Returns from the South: Effects of return migration of Ghanaian migrants from China on livelihoods and wealth inequalities in Ghana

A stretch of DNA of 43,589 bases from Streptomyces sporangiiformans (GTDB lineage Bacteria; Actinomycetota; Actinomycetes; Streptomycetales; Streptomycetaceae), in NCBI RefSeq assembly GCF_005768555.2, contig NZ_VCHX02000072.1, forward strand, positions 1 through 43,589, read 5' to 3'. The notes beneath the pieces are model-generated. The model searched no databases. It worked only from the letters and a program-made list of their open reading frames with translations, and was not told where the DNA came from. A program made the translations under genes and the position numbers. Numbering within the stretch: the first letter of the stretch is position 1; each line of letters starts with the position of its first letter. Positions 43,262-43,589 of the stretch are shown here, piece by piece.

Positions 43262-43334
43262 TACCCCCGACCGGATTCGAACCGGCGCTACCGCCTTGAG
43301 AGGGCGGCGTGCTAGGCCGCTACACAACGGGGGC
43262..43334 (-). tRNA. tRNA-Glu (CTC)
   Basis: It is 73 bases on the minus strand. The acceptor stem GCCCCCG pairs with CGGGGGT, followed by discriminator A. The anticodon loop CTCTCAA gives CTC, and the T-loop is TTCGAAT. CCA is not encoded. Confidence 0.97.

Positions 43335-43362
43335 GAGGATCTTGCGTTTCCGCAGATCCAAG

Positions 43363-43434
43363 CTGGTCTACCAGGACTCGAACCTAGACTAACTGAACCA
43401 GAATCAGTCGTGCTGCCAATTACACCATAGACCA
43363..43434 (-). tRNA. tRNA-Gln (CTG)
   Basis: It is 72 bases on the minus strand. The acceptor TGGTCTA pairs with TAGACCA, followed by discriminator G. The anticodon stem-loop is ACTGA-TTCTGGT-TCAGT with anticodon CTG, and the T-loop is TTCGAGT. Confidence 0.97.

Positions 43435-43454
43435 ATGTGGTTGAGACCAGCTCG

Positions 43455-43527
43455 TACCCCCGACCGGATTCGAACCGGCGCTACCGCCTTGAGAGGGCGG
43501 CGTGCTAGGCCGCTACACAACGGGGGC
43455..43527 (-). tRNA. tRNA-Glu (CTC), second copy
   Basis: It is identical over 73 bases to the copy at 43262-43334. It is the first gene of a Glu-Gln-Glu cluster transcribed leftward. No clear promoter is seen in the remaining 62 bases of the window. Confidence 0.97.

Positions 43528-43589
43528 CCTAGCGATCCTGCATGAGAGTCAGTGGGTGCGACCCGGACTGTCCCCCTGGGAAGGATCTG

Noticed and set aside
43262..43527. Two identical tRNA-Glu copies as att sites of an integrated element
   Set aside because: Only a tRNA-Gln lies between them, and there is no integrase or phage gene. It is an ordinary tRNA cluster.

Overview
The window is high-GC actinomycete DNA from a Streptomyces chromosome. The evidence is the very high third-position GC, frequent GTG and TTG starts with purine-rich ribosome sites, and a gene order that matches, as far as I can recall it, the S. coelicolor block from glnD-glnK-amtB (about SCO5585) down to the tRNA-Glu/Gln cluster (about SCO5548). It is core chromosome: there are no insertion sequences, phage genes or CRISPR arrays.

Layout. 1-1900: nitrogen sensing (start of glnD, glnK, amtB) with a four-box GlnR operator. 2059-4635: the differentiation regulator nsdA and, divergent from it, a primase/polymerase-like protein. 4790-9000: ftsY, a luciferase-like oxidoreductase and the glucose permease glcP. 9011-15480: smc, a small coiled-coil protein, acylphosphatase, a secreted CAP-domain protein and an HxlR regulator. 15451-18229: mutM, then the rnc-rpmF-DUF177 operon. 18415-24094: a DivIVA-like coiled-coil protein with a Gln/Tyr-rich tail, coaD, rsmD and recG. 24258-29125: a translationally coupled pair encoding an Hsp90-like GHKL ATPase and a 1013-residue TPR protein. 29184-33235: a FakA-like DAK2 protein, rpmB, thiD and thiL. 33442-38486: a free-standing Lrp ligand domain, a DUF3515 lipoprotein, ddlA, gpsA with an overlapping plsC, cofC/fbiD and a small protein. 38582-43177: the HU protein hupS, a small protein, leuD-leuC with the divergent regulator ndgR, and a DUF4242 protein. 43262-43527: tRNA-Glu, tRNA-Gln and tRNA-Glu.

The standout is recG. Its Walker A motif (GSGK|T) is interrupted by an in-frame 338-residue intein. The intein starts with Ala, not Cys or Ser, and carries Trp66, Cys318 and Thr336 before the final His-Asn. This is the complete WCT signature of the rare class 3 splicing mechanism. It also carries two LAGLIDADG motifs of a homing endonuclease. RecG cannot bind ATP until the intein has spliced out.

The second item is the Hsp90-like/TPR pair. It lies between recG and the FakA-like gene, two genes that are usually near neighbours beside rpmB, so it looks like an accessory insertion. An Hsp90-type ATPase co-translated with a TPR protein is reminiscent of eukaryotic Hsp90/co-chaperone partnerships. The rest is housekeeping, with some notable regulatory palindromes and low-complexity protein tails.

The sedentary bias that characterizes discourses on migrations from and within the Global South has failed to inform a consistent exploration of international migration from and among global southern countries as normal, desirable and impactful to migrants and their social networks at different spatial levels. Migration-development nexus analyses are predominantly framed around Global South-Global North migration episodes whereby cash and social remittances from the North to the South are expected to trigger development in poorer global southern origin countries. This approach neglects the possibility of similar outcomes accruing from south-south migrations. Drawing on qualitative research methods among Ghanaian migrants to China, our paper addresses the question how does south-south migration affect livelihoods and wealth inequality? We argue that blunt global categorizations such as “Global South” and “Global North” only serve to obfuscate what is a rather heterogenous bunch of countries, with divergent opportunities for migrants. We recommend that greater focus should be on the contextual factors at the origin and destination, the quality of return preparedness and the human capital of the migrants rather than an arbitrary clustering around a binary Global South-Global North trajectory as though they are internally homogenous. We conclude that there is heterogeneity in the effects of south-south migration on household livelihoods and wealth inequalities.